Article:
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I have quoted from Joan Chittister in my blog before. She writes evocatively about beauty and artmaking. The following is from “Thirst for Beauty, Thirst for Soul,” the essay that introduces the book Creation out of Clay: The Ceramic Art and Writings of Brother Thomas (Pucker Gallery, 1999):

Beauty . . . lifts life out of the anesthetizing effects of the pedestrian and gives us a reason for going on, for being, for ranging beyond our boundaries, for endeavoring always to be more than we are. It enables us to pause in time long enough to remember that some things are worth striving for, that some things are worth doing over and over again until they become their breathless selves, that some things are beyond our grasp yet within our reach. Beauty brings with it the realization in the midst of struggle, in the depths of darkness, in the throes of ugliness, that the best in life is, whatever the cost, really possible.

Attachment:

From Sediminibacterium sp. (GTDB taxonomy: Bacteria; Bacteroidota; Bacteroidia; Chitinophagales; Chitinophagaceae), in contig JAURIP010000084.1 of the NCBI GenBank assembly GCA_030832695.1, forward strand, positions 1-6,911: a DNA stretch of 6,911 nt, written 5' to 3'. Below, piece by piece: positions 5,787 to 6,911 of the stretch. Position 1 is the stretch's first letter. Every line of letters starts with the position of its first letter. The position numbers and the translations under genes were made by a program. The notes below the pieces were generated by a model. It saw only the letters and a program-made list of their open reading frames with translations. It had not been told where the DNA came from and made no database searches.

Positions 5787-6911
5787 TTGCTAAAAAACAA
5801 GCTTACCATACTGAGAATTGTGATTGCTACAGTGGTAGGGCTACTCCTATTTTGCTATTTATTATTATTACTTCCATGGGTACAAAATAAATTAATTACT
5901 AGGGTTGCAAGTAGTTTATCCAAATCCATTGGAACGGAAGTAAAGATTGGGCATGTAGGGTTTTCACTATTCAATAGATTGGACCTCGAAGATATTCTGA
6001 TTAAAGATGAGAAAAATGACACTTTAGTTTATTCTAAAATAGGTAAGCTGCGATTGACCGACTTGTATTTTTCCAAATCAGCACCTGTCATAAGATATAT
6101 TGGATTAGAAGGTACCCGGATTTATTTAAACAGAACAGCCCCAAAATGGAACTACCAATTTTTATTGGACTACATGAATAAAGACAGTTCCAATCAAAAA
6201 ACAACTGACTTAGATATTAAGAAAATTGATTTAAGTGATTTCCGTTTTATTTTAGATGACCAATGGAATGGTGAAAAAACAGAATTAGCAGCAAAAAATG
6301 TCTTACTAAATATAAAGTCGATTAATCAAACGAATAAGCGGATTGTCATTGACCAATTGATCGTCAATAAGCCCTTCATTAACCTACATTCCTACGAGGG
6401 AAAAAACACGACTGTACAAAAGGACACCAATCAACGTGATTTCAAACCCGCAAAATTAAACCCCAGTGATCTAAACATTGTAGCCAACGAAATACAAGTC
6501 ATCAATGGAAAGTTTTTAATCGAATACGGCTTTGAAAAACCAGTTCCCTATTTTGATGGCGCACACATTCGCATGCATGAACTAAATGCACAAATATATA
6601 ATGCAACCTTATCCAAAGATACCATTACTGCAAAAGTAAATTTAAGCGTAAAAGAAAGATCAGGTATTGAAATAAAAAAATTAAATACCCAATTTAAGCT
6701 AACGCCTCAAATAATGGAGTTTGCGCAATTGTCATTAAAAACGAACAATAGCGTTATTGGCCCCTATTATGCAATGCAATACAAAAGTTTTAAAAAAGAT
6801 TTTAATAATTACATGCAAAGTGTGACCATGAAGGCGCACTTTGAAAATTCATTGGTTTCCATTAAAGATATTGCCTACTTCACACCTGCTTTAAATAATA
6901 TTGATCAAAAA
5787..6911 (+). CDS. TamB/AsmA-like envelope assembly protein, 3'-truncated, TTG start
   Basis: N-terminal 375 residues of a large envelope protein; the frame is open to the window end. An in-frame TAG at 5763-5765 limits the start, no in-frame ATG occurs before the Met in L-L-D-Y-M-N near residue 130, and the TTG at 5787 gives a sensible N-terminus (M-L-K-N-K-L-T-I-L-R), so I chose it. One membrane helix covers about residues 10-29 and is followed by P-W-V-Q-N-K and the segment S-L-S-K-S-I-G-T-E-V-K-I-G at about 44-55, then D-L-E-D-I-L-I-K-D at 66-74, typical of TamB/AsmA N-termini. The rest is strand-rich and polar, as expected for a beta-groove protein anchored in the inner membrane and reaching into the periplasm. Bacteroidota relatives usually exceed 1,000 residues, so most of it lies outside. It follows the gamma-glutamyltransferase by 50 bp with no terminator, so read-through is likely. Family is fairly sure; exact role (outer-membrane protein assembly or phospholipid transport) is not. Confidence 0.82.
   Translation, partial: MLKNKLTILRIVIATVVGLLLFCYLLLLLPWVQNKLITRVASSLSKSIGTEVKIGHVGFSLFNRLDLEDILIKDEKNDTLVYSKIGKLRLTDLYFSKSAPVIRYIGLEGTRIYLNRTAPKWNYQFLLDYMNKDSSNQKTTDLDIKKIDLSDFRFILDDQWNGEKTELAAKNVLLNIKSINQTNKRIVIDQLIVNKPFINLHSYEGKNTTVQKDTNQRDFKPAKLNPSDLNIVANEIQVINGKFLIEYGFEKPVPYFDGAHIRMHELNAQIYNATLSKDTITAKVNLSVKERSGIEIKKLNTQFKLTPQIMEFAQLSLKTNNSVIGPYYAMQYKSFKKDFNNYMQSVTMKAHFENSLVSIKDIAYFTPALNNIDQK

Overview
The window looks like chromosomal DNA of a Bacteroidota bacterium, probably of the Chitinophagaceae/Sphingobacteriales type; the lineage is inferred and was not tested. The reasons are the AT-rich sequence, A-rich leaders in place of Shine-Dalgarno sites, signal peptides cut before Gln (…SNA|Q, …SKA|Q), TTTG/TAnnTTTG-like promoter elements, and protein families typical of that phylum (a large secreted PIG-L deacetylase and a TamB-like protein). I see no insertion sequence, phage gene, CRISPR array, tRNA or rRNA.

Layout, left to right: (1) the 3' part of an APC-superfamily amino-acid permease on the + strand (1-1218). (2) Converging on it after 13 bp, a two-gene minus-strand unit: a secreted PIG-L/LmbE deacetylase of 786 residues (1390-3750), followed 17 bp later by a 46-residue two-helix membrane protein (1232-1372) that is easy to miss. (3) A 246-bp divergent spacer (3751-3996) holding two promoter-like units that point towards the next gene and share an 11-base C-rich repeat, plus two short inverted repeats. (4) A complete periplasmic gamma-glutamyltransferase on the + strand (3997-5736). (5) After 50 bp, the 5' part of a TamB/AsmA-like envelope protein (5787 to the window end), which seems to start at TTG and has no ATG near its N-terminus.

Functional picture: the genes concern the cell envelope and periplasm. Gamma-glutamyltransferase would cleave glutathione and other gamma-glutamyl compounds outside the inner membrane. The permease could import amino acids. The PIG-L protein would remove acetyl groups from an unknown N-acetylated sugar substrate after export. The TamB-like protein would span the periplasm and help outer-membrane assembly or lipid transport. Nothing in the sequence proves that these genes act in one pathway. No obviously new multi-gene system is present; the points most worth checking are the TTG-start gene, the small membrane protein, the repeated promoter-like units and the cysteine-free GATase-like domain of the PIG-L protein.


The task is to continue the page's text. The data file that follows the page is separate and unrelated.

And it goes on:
It is the artist’s task, then, to take us beyond the invisible to the height of consciousness, past the humdrum to the mystical, away from the expedient to the endlessly true. The artist shows us what we thought we could never, perhaps should never, see: the soul of a tree, the suffering of the helpless, the bowels of a color, the brilliance of a darkness that reveals the unconquerable light, a form without failing. The artist takes a piece of life and turns it inside out for us and, in the doing, turns us inside out over it, as well. We look at something for which we have no words and we ache for the voice that can make beauty tangible. We touch the beautiful and reframe our own vision of the world. We see something which we have looked at many times but never really seen before and find ourselves less alone in the universe because someone else has touched what we have touched, felt what we have felt, known what we have known. Then, we are never the same again because we have seen a rent in the fabric of eternity, gotten an insight into timelessness, come face to face with the ultimate. Then, we have seen a bit of the Beauty out of which beauty comes. . . .


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